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DNS records

We have a printer on the print server with hostname abcd
if I ping the abcd I get the IP 172.16.x.x.
the ping times out

if I ping the 172.16.x.x I get the abcd
the ping times out

Well, if I nslookup the abcd, I get the record 10.20.x.x

So which DNS record is correct ?

I flushed DNS and tried this on 2 different PCs, but still do not know which DNS is correct for the host abcd.

Any idea ?

Thank you
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jskfan
Asked:
jskfan
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6 Solutions
 
Dr. KlahnPrincipal Software EngineerCommented:
If the printer is inside your LAN, and the LAN is on 10.20.0.0, they're probably both correct and incorrect.

172.16.x.x is probably the internet-facing address of your DSL/fiber/cable modem.

10.20.x.x is probably the printer's IP address on your LAN.

Do a dig on the name, and see what is returned.  Particularly note the nameserver involved (in the example below, 8.8.8.8, a google nameserver).  Let us know what you find.

dig www.decwrl.com

; <<>> DiG 9.9.5-9+deb8u6-Debian <<>> www.decwrl.com
;; global options: +cmd
;; Got answer:
;; ->>HEADER<<- opcode: QUERY, status: NOERROR, id: 29200
;; flags: qr rd ra; QUERY: 1, ANSWER: 2, AUTHORITY: 0, ADDITIONAL: 1

;; OPT PSEUDOSECTION:
; EDNS: version: 0, flags:; udp: 1024
;; QUESTION SECTION:
;www.decwrl.com.                        IN      A

;; ANSWER SECTION:
www.decwrl.com.         3599    IN      CNAME   decwrl.com.
decwrl.com.             3599    IN      A       50.63.202.52

;; Query time: 70 msec
;; SERVER: 8.8.8.8#53(8.8.8.8)
;; WHEN: Fri Oct 07 15:48:06 UTC 2016
;; MSG SIZE  rcvd: 73

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omarfaridCommented:
What is your OS?
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jskfanAuthor Commented:
This is windows 2008 OS
The Printer is inside the LAN.
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footechCommented:
Do you have an entry in your hosts file for abcd?  Nslookup queries the DNS server directly, ignoring the hosts file, while ping will use the normal OS DNS resolver.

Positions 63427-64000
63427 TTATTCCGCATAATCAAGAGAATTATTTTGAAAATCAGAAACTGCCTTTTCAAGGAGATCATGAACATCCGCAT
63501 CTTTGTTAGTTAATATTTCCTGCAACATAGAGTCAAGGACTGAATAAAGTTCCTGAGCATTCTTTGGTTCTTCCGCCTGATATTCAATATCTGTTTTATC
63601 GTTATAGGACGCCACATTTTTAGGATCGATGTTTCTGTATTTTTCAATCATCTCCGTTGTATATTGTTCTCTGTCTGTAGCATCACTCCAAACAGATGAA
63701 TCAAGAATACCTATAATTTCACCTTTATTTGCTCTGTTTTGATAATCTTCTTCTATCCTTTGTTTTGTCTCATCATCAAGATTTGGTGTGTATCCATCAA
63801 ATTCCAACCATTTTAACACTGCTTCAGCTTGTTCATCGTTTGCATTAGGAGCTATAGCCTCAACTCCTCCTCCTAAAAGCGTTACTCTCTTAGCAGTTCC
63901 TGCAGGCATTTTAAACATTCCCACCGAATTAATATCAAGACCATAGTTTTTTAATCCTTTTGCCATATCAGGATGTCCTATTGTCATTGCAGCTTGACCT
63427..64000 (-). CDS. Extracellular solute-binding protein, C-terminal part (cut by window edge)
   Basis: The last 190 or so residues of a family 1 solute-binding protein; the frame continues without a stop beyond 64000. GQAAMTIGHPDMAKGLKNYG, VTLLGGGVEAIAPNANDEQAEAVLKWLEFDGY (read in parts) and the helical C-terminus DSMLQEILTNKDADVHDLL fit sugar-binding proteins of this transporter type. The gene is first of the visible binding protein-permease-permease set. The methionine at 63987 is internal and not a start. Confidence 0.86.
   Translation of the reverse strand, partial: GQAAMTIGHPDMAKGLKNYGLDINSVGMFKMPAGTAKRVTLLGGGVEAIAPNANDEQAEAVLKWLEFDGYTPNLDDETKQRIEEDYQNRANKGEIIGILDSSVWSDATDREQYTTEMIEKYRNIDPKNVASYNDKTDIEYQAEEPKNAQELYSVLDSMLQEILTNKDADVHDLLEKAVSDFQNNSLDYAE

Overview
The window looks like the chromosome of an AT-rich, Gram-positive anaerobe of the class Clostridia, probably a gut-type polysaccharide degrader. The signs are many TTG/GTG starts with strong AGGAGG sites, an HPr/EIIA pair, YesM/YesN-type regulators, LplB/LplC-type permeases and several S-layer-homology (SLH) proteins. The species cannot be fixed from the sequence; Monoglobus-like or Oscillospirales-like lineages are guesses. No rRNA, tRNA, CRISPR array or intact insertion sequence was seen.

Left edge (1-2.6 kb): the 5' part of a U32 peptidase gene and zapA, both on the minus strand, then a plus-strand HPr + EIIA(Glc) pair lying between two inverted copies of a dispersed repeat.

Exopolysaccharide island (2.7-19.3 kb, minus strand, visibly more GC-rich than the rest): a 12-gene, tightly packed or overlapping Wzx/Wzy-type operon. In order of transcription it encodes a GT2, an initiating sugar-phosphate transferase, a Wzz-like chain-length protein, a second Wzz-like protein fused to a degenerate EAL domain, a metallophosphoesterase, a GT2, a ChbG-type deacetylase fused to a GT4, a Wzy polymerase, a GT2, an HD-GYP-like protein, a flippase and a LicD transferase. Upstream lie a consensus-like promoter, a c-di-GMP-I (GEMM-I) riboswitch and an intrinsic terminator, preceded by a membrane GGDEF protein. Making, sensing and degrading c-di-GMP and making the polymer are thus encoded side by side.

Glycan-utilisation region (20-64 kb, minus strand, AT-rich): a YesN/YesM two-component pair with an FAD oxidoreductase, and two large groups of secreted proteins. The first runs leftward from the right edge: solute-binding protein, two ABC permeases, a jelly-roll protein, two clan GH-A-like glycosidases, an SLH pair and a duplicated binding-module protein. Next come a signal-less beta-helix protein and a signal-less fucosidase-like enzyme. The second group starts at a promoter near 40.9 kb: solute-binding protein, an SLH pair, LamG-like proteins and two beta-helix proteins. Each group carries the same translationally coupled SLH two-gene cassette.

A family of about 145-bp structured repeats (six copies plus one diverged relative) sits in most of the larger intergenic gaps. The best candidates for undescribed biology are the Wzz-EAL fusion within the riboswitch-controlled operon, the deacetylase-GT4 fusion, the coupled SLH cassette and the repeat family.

Failing to respond to a ping doesn't necessarily mean a DNS record is incorrect - the firewall rules may just not allow that traffic.
Both 172.16.x.x and 10.20.x.x are private IP addresses (not accessible via the internet).
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jskfanAuthor Commented:
If I am not wrong the Ping also uses NSlookup...This is why when I ping abcd I get 172.16.x.x
and when I directly use Nslookup abcd I get 10.20.x.x  if I use Nslookup 10.20.x.x I get abcd

So where is that IP 172.16.x.x coming from ?
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footechCommented:
I think you should read my comment again.

Ping and nslookup are two different tools.  One doesn't use the other.  Nslookup has its own DNS resolver, while ping uses the DNS resolver of the OS.  The normal OS name resolution process can use your hosts file, DNS, WINS, LMHosts file, and NetBIOS broadcasts to resolve names.
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omarfaridCommented:
Please see the link below that explains difference of how ping and nslookup work:

https://blogs.msdn.microsoft.com/nitinsingh/2013/06/24/dilemma-of-name-resolution-process-with-ping-vs-nslookup/
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jskfanAuthor Commented:
I know that they are different...but Ping calls the Nslookup.
For instance if you Ping an IP address 10.20.20.4